To call The Body Shop a mere skin and body care store is to miss half of what makes it special. Late founder Dame Anita Roddick was a pioneer for ethical business practices; upon opening her first store in Brighton, England, in 1976, she developed company values such as "Defend human rights" and "Protect our planet." She somehow balanced principles and profit, partnering in global campaigns with UNICEF, Greenpeace, Amnesty International, and the United Nations, all while expanding her brand into 2,500 locations in 60 international markets. After her death in 2007, then-British Prime Minister Gordon Brown said, “She campaigned for green issues for many years before it became fashionable to do so and inspired millions to the cause by bringing sustainable products to a mass market. . . . She was an inspiration.”
Indeed, the Body Shop exhibits an eco-friendliness that's hard to come by in a company of its size. Its products have been fair-trade since 1987, and its Against Animal Testing movement led to a UK-wide ban of animal testing of cosmetics. The products are made from ingredients harvested from around the world: shea butter from Ghana goes into body scrubs and butters, and Indian artisans craft wooden massagers and tote bags that are screenprinted by hand. But all that isn't to say the company's production practices overshadow its final products. Skincare treatments such as the Blue Corn 3-in-1 deep-cleansing scrub mask often appear in Allure, Marie Claire, and other national publications.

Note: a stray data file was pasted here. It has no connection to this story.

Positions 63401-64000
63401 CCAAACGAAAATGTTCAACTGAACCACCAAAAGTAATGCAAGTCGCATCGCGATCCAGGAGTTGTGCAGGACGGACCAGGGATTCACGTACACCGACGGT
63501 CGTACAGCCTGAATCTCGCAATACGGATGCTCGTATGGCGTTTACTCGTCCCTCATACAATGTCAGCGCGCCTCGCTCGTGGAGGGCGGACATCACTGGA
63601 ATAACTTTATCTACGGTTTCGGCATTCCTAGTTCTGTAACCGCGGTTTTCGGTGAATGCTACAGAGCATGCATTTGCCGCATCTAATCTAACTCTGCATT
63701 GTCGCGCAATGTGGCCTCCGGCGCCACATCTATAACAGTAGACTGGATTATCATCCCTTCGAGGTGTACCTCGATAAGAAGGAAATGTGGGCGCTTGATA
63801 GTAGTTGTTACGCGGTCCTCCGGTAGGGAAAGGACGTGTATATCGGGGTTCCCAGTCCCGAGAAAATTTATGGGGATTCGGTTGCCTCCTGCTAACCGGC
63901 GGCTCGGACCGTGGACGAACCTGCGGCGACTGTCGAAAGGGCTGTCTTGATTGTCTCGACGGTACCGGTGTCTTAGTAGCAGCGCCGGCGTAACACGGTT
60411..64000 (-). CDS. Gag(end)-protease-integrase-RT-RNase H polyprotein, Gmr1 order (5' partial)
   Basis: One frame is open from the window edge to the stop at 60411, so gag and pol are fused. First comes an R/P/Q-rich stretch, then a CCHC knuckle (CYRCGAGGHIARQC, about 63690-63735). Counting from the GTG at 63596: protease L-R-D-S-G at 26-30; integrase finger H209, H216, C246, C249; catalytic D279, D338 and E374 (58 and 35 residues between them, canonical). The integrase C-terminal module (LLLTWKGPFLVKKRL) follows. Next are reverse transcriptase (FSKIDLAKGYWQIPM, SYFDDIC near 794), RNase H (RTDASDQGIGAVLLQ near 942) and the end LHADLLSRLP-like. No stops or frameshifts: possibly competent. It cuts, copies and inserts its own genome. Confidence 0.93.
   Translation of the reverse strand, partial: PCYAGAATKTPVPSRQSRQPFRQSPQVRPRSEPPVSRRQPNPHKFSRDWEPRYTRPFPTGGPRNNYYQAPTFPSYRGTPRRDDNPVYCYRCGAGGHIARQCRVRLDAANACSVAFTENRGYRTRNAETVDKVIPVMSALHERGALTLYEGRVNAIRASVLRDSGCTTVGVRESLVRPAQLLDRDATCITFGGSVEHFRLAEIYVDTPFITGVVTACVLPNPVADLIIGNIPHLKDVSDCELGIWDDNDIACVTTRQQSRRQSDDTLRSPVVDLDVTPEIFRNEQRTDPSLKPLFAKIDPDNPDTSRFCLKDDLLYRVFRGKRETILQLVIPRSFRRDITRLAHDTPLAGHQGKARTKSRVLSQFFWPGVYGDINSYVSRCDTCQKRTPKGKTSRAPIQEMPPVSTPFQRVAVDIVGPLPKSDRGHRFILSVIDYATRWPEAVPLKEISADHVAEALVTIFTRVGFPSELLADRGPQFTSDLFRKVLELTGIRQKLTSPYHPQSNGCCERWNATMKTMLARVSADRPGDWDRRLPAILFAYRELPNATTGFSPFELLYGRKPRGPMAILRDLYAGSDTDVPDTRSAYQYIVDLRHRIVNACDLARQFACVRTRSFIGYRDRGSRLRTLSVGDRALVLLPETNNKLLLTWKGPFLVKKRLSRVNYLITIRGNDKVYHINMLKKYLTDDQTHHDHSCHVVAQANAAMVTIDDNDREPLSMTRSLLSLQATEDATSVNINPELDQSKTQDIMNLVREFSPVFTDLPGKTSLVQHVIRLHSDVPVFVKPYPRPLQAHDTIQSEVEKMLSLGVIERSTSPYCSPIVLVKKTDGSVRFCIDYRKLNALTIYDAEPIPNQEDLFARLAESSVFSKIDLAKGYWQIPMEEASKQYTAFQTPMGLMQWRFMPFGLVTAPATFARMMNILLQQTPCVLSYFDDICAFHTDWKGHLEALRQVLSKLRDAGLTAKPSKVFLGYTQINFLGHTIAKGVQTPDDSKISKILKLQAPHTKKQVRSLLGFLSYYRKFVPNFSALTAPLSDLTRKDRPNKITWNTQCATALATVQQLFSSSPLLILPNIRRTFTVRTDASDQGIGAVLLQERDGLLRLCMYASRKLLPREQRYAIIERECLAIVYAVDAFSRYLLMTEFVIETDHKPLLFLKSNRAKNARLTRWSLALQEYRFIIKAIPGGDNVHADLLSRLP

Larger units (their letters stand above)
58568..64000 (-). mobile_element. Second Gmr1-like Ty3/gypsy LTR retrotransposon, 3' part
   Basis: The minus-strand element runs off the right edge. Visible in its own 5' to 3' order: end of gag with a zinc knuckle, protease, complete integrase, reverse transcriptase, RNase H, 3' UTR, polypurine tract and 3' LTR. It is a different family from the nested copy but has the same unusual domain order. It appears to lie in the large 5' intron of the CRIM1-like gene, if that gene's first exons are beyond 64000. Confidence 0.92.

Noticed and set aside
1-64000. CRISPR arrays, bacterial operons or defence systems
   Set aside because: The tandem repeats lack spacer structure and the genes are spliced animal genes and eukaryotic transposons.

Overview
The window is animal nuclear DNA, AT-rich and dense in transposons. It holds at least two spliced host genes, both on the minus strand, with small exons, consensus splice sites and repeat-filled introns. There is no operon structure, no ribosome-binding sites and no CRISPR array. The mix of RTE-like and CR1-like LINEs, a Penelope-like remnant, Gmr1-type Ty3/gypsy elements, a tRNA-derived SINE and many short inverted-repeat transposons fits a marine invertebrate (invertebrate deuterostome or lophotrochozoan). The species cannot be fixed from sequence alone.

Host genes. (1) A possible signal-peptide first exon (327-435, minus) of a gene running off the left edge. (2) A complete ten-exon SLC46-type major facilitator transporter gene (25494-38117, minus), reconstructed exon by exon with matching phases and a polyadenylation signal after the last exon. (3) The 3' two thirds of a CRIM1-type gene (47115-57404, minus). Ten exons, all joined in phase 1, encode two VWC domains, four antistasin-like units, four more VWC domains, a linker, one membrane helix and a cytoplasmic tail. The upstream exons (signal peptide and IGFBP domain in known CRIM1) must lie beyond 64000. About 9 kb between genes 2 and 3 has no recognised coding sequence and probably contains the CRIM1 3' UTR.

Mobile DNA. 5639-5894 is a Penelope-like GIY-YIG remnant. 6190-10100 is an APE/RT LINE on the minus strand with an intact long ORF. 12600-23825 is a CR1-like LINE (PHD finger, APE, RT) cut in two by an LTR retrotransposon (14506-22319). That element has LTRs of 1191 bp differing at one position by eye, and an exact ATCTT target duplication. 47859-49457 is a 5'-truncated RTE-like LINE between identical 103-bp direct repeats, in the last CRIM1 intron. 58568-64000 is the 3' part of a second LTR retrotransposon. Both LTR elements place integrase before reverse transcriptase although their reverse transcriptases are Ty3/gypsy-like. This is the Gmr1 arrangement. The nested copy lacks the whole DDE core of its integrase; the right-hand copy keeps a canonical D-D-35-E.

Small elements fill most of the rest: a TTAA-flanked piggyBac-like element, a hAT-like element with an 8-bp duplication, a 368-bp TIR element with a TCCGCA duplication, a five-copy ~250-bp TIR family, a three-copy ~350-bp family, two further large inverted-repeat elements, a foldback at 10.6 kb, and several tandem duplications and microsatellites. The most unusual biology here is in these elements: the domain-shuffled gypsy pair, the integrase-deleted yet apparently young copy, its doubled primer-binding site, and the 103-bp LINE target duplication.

In 1965, Popular Mechanics ran a small classified ad for Brookstone, a new catalog company that packed its pages with functional products and detail-oriented descriptions. Brookstone quickly expanded to meet the high demand for its collection of “hard-to-find tools,” and opened the door to its first retail location in 1973. Today, Brookstone’s more than 300 nationwide retail locations allow customers to test-drive its ever-growing lineup of interesting products, which range from Bluetooth-enabled massage chairs to power adapters designed for international travelers and their electronic passports. Staying true to its roots as a catalog company, Brookstone houses an even larger selection of products, each waiting patiently to be shipped, on its website.
For more than 30 years, the name of the elusive baked goods baroness has been a shopping-mall mainstay. Utilizing a secret blend of high-quality ingredients, her underground bakery bunker doles out oven-fresh favorites with the grace of a nimble gazelle wafting delicately across the African outback. Fuel up on chocolate-studded favorites (nuts optional) such as chocolate chocolate-chip and white chocolate, or try oatmeal raisin, cinnamon sugar, and peanut butter. Brownies and brownie bites come in similarly spectacular specialty flavors, with classic fudginess at the dark, chewy heart of each.
Nestled within the Oak Park Mall, Zonkers Arcade enchants youngsters and guardians alike with its extensive stock of family-friendly games. Customers can strive for kudos and prizes during rounds of redemption games or can compete in video and racing games with such varied titles as In the Groove 2, Dog Pounder, and Potato Sack Race: The Game! Zonkers also accommodates birthday parties, group chanting events, and fundraisers throughout the year. Not content to contain its fun within one place, the arcade has branched out with its family entertainment center Zonkers in the Great Mall of the Great Plains.